Historical Geography On A Regional Basis (volume 1) by Ernest Walter DannHistorical Geography On A Regional Basis (volume 1) by Ernest Walter Dann

Historical Geography On A Regional Basis (volume 1)

byErnest Walter Dann

Paperback | January 31, 2012

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This historic book may have numerous typos and missing text. Purchasers can download a free scanned copy of the original book (without typos) from the publisher. Not indexed. Not illustrated. 1908. Excerpt: ... CHAPTER VII SCOTLAND AND ENGLAND 1. Character of Scottish History.--It is almost impossible to separate the history of Scotland from that of England. There never has been any great natural barrier between the two realms, and as a consequence mutual relations have resulted in attempts by the richer southern kingdom to absorb the northern, and in a bitter and heroic struggle for independence on the part of the badly organized and all too disunited Scots--the whole resulting in a characteristic British compromise. In few countries has geography had a more profound bearing upon history than in Scotland. In the south no formidable physical feature tells the traveller that he is passing into another realm, or obstructs his way thither. Hence we find a large area of debatable land existing before the eleventh century. The west coast route through it leads from the M1dland Gate past Preston, Lancaster, Carlisle, and through one of the dales of Dumfries to the Clyde. The east coast route passes through the Vale of York to Northallerton, Durham, Newcastle, Morpeth, Alnwick, Berwick, Dunbar and Edinburgh, and there is no difficulty in the route in any part. It extends unbroken from Edinburgh to Linlithgow, Falkirk and Stirling. Thence it leads by Dunblane, round the south-western end of the Ochils to Auchterarder and Perth. Traversing Strathmore, it passes by Coupar Angus to Forfar, Brechin and Montrose, and so to Stonehaven, crossing the Dee at Aberdeen. The coastal plain, rather narrow here, now broadens out, and the Deveron Valley can easily be struck at Turriff, whence Banff is reached. An alternative road via Huntly to Portsoy has its advantages, though it is steeper. The way is very plain from Nairn to Inverness. The extreme north-east has derived its humble h...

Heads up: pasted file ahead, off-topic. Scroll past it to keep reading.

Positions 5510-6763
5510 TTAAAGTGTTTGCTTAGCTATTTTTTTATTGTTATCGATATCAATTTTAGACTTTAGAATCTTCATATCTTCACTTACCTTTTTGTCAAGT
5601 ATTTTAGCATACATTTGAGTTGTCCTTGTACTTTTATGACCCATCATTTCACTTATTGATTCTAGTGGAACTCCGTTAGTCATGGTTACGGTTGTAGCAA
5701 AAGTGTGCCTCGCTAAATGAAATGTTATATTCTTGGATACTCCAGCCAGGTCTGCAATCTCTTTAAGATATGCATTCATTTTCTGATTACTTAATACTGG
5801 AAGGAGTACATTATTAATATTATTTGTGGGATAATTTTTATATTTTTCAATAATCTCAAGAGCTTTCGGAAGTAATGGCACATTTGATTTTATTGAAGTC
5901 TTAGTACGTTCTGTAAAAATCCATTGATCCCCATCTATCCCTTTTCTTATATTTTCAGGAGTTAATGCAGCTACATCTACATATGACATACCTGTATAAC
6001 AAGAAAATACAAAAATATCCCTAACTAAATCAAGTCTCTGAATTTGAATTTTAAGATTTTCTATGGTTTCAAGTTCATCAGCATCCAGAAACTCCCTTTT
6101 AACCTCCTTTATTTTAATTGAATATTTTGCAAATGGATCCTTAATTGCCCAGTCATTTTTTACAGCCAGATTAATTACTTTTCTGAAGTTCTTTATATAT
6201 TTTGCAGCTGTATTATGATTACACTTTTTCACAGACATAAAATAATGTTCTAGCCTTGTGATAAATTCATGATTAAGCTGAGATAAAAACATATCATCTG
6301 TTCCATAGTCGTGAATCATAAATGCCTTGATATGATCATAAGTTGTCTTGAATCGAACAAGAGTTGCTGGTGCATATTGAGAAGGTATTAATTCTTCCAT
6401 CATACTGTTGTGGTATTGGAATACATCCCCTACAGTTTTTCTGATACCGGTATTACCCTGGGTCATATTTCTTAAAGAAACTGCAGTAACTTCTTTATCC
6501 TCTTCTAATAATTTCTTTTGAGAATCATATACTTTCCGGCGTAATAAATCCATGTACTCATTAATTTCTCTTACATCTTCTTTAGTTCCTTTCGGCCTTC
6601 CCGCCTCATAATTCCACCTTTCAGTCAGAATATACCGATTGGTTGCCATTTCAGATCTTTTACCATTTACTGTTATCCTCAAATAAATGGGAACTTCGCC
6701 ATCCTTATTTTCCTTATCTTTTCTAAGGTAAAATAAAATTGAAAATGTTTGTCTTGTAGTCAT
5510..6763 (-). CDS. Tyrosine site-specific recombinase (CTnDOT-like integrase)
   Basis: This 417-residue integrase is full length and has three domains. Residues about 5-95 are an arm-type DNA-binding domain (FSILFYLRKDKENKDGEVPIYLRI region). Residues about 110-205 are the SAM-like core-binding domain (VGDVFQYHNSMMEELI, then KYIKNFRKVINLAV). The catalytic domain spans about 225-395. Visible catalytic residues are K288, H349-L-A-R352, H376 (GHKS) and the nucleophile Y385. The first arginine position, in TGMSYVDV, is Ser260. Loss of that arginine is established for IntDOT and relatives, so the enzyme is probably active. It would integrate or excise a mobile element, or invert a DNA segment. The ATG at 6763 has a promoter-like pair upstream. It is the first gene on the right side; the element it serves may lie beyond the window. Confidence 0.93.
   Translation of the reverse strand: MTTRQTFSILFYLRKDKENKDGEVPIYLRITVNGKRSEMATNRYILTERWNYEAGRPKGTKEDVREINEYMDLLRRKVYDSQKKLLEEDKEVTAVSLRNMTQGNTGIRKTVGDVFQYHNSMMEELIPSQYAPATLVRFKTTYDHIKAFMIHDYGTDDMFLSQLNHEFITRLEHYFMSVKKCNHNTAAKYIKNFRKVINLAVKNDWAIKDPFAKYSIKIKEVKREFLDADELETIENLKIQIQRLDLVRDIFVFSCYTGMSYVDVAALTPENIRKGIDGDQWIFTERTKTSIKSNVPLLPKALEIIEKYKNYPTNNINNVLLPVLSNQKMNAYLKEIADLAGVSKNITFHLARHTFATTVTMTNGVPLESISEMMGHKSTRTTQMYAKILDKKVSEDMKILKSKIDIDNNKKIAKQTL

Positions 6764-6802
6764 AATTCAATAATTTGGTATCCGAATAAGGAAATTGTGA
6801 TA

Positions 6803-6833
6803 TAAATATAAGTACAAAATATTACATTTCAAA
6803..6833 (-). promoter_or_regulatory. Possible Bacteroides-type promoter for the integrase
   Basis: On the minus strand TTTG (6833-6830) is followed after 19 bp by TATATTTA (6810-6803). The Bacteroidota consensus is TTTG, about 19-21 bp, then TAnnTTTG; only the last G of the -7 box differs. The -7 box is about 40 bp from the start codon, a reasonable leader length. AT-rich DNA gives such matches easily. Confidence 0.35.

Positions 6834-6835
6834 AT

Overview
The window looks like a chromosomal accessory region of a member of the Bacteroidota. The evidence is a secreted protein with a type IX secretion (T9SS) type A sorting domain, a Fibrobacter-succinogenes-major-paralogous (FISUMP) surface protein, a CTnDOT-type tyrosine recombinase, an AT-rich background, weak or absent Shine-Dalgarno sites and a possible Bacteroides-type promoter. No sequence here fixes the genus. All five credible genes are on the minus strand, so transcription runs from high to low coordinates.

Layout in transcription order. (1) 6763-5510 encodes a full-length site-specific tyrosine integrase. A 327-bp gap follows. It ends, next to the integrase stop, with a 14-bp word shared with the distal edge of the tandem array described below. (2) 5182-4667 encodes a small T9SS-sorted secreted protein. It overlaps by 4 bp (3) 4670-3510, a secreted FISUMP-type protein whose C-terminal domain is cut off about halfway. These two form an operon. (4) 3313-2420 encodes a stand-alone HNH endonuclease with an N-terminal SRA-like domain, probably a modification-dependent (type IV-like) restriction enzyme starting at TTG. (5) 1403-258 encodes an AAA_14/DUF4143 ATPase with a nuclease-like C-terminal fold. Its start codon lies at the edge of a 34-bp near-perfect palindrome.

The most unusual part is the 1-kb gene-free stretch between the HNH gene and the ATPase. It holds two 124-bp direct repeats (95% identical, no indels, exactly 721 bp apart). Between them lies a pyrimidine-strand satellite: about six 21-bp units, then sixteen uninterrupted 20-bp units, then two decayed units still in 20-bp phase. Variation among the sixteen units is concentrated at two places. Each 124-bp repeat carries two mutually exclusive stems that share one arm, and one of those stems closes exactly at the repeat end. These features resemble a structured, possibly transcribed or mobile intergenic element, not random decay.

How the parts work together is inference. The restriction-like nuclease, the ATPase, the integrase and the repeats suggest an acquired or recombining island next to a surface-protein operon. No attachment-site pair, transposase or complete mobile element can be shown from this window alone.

Title:Historical Geography On A Regional Basis (volume 1)Format:PaperbackDimensions:44 pages, 9.69 × 7.44 × 0.09 inPublished:January 31, 2012Publisher:General Books LLCLanguage:English

The following ISBNs are associated with this title:

ISBN - 10:0217222455

ISBN - 13:9780217222457